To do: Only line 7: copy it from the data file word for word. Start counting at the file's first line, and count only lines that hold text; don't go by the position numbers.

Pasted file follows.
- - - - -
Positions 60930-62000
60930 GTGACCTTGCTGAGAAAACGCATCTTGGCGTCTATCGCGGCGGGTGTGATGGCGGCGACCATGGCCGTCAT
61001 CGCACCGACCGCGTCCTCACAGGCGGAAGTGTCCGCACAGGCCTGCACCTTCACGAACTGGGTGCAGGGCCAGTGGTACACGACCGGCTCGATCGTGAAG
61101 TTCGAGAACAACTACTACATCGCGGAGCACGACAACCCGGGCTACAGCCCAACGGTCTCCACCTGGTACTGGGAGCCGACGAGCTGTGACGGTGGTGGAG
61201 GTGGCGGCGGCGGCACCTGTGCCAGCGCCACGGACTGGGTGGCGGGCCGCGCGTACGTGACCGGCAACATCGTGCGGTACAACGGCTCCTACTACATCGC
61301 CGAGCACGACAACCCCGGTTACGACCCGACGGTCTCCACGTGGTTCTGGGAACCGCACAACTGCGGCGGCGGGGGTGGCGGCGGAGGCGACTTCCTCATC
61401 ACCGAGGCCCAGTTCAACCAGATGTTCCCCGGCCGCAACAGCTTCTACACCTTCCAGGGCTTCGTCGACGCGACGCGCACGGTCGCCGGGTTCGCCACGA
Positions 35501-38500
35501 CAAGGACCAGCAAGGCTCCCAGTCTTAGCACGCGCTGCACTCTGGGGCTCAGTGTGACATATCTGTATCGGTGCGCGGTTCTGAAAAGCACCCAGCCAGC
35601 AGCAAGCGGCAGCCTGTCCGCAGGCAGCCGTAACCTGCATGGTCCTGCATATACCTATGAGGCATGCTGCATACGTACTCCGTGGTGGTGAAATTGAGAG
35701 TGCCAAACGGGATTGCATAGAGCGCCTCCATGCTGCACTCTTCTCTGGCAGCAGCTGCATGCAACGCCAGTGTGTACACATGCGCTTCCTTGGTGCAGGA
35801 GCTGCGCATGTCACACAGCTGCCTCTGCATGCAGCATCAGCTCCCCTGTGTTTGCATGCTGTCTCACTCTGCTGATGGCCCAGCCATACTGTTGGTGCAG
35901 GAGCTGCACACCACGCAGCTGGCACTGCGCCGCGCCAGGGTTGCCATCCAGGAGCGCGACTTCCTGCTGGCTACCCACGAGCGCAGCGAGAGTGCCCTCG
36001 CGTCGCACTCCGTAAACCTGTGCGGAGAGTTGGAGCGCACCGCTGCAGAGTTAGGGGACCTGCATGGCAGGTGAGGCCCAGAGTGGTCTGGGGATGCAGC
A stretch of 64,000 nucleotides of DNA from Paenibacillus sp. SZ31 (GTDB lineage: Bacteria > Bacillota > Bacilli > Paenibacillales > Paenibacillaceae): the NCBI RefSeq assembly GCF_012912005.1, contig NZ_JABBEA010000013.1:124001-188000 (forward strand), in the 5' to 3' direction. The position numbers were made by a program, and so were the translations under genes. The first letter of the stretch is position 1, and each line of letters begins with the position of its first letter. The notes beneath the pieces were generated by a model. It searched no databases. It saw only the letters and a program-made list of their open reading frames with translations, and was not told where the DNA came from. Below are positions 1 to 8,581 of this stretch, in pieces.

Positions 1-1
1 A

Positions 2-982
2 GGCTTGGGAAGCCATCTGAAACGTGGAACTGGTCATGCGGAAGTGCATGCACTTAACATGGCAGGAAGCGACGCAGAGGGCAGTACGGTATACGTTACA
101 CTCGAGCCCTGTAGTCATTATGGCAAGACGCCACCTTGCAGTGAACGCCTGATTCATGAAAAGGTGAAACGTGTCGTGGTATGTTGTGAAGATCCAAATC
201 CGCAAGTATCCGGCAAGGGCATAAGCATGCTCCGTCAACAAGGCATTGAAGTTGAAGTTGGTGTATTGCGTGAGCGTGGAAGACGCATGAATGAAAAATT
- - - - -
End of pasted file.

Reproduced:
61401 ACCGAGGCCCAGTTCAACCAGATGTTCCCCGGCCGCAACAGCTTCTACACCTTCCAGGGCTTCGTCGACGCGACGCGCACGGTCGCCGGGTTCGCCACGA